In the kitchen with Marlene Terhune

| 23 Feb 2012 | 01:08

By Ginny Raue You know what it’s like when you’re planning a big barbeque for family and friends, you do the shopping, get the house and deck in order then keep an eye on the weather. Worse comes to worse, you bring the party indoors. It’s not that easy for Marlene Terhune when she’s planning an outdoor event because, in her case, she has invited the whole town.

Terhune is the recreation program specialist for West Milford Township’s Community Services and Recreation, a job that changes by the hour, or the forecast. On the job for 15 years, she enjoys the challenges her position offers.

Born and raised in Glen Rock, Terhune, 58, moved to West Milford in 1976. Married to Craig Terhune since 1974, the couple now has three children and five grandchildren. She can thank her sister for this growing family since she’s the one who set the couple up on a blind date. Their first date was at a country western tavern and the musicians must have hit all the right notes.

“From the first date, that was it,” Terhune said.

Terhune has a varied employment history. She went to Berkeley Secretarial School and worked for five years as an executive secretary at Armstrong World Industries. Switching career paths while raising her children, she became a certified nursing assistant at Holy Name Friary in Ringwood. She then moved on to Community Services and Recreation, employed as a teacher’s assistant, then head teacher in the township’s P.R.I.D.E. program, a comprehensive recreation program for those with developmental disabilities. She still has a soft spot in her heart for this program.

Moving into the programming office in 1997, she had to let go somewhat of the P.R.I.D.E. group, although now she oversees it. “I have a real love for that program,” she said.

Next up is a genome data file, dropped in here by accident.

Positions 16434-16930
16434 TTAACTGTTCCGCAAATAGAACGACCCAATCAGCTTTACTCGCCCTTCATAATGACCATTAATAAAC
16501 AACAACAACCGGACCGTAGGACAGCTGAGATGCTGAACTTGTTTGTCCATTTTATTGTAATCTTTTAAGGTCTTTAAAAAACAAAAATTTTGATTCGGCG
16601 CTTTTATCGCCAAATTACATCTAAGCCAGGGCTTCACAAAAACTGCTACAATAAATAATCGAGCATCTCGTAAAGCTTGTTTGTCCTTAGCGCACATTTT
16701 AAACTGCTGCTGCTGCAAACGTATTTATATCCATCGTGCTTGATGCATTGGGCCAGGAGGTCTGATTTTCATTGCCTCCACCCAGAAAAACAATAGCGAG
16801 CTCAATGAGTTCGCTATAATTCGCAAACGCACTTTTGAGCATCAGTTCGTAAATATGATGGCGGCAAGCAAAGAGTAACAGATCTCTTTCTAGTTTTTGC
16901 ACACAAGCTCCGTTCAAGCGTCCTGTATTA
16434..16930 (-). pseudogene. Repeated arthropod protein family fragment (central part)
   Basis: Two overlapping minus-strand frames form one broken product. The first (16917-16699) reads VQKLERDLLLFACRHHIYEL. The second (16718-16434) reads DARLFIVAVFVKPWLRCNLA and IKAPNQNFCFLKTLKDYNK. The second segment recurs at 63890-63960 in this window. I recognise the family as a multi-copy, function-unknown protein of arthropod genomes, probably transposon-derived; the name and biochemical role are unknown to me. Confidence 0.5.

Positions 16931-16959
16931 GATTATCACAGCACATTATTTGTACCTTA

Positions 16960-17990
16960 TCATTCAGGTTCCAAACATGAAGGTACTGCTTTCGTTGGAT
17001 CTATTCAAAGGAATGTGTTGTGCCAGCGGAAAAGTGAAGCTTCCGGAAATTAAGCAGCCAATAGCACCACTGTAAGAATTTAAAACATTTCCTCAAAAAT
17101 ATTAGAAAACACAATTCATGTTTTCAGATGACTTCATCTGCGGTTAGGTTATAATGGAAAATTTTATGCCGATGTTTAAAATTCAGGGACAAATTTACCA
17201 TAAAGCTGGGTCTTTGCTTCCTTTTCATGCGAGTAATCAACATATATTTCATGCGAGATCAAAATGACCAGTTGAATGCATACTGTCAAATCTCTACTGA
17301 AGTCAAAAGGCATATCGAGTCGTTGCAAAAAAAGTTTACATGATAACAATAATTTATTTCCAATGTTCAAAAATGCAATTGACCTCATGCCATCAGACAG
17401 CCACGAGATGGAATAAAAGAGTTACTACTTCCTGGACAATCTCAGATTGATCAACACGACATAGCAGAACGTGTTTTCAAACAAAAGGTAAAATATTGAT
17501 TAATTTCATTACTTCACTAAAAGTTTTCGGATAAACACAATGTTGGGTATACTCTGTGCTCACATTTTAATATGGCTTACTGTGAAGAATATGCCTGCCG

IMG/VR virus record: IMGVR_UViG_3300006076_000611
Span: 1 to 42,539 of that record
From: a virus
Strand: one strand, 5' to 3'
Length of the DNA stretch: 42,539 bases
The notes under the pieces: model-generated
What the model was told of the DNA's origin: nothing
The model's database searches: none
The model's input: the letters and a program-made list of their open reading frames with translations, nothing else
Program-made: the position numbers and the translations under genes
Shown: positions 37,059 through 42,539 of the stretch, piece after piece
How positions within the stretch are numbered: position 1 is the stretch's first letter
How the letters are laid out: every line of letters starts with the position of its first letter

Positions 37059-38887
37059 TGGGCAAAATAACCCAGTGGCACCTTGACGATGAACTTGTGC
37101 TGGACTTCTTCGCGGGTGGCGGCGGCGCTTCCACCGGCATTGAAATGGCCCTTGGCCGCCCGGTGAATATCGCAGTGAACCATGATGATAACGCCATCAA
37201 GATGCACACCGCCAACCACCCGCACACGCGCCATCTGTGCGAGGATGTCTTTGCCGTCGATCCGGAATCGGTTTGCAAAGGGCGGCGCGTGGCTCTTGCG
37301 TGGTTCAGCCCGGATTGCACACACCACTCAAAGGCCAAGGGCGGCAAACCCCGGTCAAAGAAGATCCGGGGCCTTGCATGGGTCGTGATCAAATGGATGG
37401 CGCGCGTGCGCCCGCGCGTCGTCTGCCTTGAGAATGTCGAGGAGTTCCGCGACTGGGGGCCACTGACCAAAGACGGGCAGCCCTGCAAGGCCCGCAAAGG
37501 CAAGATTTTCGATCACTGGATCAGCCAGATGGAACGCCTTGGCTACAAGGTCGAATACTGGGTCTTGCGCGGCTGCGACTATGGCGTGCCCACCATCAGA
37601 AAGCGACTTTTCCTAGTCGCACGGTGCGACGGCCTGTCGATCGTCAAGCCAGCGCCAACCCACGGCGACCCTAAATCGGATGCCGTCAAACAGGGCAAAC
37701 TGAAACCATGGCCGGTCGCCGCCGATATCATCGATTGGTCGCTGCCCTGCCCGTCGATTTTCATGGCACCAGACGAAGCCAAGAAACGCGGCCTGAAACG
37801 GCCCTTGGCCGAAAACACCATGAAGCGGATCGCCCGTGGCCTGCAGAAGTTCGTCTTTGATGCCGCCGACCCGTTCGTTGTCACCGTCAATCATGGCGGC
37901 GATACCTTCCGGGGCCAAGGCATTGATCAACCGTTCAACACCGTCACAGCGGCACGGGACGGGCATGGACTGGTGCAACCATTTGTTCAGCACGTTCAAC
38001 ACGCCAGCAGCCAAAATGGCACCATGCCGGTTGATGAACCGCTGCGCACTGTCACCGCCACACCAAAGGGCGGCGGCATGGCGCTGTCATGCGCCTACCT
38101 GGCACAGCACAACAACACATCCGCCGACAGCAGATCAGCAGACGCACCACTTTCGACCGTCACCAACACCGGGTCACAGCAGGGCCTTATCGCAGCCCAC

Terhune has a full plate when it comes to planning township special events. From the Christmas tree lighting celebration, through the Easter bonnet contest, summer concerts at Bubbling Springs and the Halloween parade, she and the staff, keep the township entertained at the holidays.

Then there are the beach parties, run in conjunction with the Community Against Substance Abuse, at Bubbling Springs for sixth through eighth graders. In the spring there’s the middle school semi-formal dance at the Elks club, complete with strobe lights and booming music.

Terhune is also involved with the day to day operations. Just one look at the calendar of events demonstrates the amount of activity going on at Hillcrest. Rooms are permitted out for such activities as craft and music lessons. Residents come forward to the program coordinator with ideas and they do their best to make it happen.

“We try to run diverse programs that appeal to all ages and interests. We are always open for suggestions,” she said.

Terhune, along with Pat Wenzel, founded West Milford’s Safety Town, a national program for children entering kindergarten. For 20 years the little ones have been taught all aspects of safe conduct, including stranger awareness, vehicle, and pedestrian safety rules.

If West Milford experiences an emergency, such as a power outage, a hurricane or a blizzard, Terhune is on the job. Under the direction of the Office of Emergency Management and the police department, Terhune may be instructed to open Hillcrest as an emergency center.

After Hurricane Irene pummeled the town last August, Hillcrest was open 24 hours a day for residents to take shelter, get water, charge their phones and lap tops, take a shower, get a change of clothing, or stay over night on a cot in the gym, if needed.

“Information about the shelter operation is available on the township Web site and we also send out reverse 911 calls,” she said. During the October snow storm,vehicles drove around town announcing that the shelter was open, letting people without power know that there was help available.

Terhune has little spare time but what little she has is best spent with her family, especially her grandchildren. She enjoys a good book and a movie when time permits. She likes cooking but, again, finding time is difficult. Fortunately, her husband is a good cook. “He’s better than me,” she said.

She sent in a recipe for Autumn Soup, her “go-to comfort food.” This soup should not be confined to a season as the name suggests, since it sounds like something that would warm the cockles of your heart during a snow storm.